Deidre Fraser, head of PeaceLove partnerships and a trained expressive arts facilitator for five years has led similar experiences for a wide range of audiences. “Last week we did one that was for children specifically, and one person said, ‘Is it okay that I bring in my entire class?’ It was a teacher, and so all of a sudden we saw 10 children sign up to be a part of the experience. The teacher was using this as a platform for them to focus on their mental wellness and still enjoy an art activity, too. So it’s like two-in-one,” says Deidre.

Our left brains are on overdrive these days, trying to process a constant avalanche of information. Carving out time and space—however small—to explore the less logical but equally important sides of ourselves can really impact our overall sense of wellbeing and calm. “The creative side allows you to really get in your subconscious and let it take over. And especially with adults, we tend to forget that side,” says Deidre.

Created from his personal experience, PeaceLove founder, Jeff Sparr, realized art and creative expression was what helped people like him live with a myriad of mental health disorders, from obsessive-compulsive disorder (OCD) to substance abuse to post-traumatic stress disorder (PTSD).

“I realized I was someone who was uniquely qualified to communicate and articulate a message of hope for the millions impacted by mental illness and had a creative vision for what it would take.”

Jeff Sparr

PeaceLove creates these experiences where participants can apply concepts of self-expression to focus on personal wellness. “You go through that transformation. You go through the healing,” says Deidre.  

“The pandemic expedited all our ideas. We said, ‘You know what, we can use this as an opportunity. Now.’ We’re not fully launching everything, but we can slowly unveil some of our programs, collect data, get some results and tweak things,” says Deidre.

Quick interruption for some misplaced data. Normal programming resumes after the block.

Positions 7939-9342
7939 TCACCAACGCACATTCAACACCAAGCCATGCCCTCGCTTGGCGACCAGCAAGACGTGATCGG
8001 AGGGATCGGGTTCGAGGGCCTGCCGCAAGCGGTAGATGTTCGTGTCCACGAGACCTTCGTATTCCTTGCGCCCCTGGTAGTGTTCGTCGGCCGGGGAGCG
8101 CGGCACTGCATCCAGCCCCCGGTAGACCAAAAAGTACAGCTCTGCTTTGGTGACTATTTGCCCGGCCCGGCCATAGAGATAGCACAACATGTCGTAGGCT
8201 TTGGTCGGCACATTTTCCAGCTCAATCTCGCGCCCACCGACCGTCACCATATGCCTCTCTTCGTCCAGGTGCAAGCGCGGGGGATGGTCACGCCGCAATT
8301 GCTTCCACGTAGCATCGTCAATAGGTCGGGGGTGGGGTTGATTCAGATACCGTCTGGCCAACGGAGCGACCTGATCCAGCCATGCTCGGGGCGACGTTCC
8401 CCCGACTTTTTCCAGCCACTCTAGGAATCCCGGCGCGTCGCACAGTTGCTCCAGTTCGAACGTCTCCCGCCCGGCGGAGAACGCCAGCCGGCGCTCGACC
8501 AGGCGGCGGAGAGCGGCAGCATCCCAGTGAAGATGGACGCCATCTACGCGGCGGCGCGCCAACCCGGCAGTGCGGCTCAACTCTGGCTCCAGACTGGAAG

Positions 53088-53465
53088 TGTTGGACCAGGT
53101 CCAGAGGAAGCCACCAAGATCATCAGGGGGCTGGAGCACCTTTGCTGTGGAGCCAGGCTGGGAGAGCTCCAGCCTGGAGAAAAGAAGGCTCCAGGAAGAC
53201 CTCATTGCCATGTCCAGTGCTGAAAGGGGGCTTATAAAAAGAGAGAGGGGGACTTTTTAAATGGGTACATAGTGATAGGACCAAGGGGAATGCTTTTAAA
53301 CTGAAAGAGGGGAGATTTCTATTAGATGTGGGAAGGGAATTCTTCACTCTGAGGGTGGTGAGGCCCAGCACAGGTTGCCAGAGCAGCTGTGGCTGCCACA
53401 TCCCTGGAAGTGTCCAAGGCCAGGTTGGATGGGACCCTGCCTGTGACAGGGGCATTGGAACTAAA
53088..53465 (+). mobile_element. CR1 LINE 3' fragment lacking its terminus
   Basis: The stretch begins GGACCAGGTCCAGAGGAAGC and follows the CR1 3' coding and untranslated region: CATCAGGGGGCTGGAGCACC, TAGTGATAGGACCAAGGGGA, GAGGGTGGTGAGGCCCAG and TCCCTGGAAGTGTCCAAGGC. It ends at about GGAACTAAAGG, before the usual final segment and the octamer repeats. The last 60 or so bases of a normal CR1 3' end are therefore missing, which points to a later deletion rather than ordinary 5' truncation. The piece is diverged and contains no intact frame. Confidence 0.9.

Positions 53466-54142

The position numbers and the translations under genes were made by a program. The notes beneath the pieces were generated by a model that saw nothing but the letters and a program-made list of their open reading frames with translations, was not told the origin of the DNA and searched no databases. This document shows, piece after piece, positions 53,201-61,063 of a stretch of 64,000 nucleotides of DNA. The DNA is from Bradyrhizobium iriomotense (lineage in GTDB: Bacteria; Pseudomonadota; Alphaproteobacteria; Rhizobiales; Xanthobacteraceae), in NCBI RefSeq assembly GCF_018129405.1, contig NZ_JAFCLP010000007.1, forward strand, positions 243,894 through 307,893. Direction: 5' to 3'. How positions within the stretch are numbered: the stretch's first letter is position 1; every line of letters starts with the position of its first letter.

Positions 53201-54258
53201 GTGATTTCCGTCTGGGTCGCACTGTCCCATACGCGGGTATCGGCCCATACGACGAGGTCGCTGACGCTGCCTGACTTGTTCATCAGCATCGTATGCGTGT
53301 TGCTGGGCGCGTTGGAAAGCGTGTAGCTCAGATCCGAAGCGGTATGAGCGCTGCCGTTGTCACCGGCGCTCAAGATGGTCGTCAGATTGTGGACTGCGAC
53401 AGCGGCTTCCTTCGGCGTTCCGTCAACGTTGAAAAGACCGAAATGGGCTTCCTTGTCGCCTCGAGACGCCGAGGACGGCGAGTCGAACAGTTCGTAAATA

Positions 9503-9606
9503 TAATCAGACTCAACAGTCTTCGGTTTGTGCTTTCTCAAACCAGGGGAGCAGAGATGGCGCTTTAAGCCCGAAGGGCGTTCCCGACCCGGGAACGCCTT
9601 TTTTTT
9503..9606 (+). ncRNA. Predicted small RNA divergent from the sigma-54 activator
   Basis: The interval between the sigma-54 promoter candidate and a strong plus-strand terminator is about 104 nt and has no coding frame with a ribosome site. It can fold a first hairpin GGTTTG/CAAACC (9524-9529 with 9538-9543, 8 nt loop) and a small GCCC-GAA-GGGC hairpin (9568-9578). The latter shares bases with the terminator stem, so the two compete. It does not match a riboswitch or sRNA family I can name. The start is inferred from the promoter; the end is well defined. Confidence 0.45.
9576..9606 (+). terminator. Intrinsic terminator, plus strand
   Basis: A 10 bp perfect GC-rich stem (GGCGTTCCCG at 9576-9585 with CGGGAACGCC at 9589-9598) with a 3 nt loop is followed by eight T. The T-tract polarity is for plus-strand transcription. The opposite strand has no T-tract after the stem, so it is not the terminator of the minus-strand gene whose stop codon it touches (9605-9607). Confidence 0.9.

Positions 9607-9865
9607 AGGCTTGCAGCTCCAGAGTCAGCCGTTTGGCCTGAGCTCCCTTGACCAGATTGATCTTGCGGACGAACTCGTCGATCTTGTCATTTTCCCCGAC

In that spirit, PeaceLove has recorded their virtual experiences and will be offering a six-week series that individuals or teams or classrooms can use on their own time. “We’re talking with corporations that want to offer it for their employees and families, and we know that a lot of universities are looking for ways to bring some type of wellness and mental health to their students,” says Deidre.

Moving quickly to a virtual setting has proved that these services are more widely needed, and delivering them online is increasing access to the workshops. It’s allowing PeaceLove to establish new relationships quickly and has been a forcing mechanism to help even more people get well – something they’ve been striving for since the start. 

“More than any other time, I think now is when we can use art and creativity as a way to not only make sure that we are taking care of our own personal wellness but also taking care of the wellness of others. Our goal is to create connections and conversations in a safe space where everyone can share their emotions, create fearlessly and honestly without judgment, and have an opportunity to be vulnerable, reflect, and be empowered with others, ” says Deidre.

Jeff says, “It is my dream that the PeaceLove movement will be a catalyst to empower millions of people to share their mental health stories and create peace of mind through expressive arts.”  

For more information on the PeaceLove Studios Virtual Experiences, visit https://peacelove.org/virtual/.